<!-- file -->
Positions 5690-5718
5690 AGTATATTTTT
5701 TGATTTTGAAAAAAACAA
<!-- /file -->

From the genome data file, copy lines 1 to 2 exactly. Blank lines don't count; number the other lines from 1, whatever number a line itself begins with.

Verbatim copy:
Positions 5690-5718
5690 AGTATATTTTT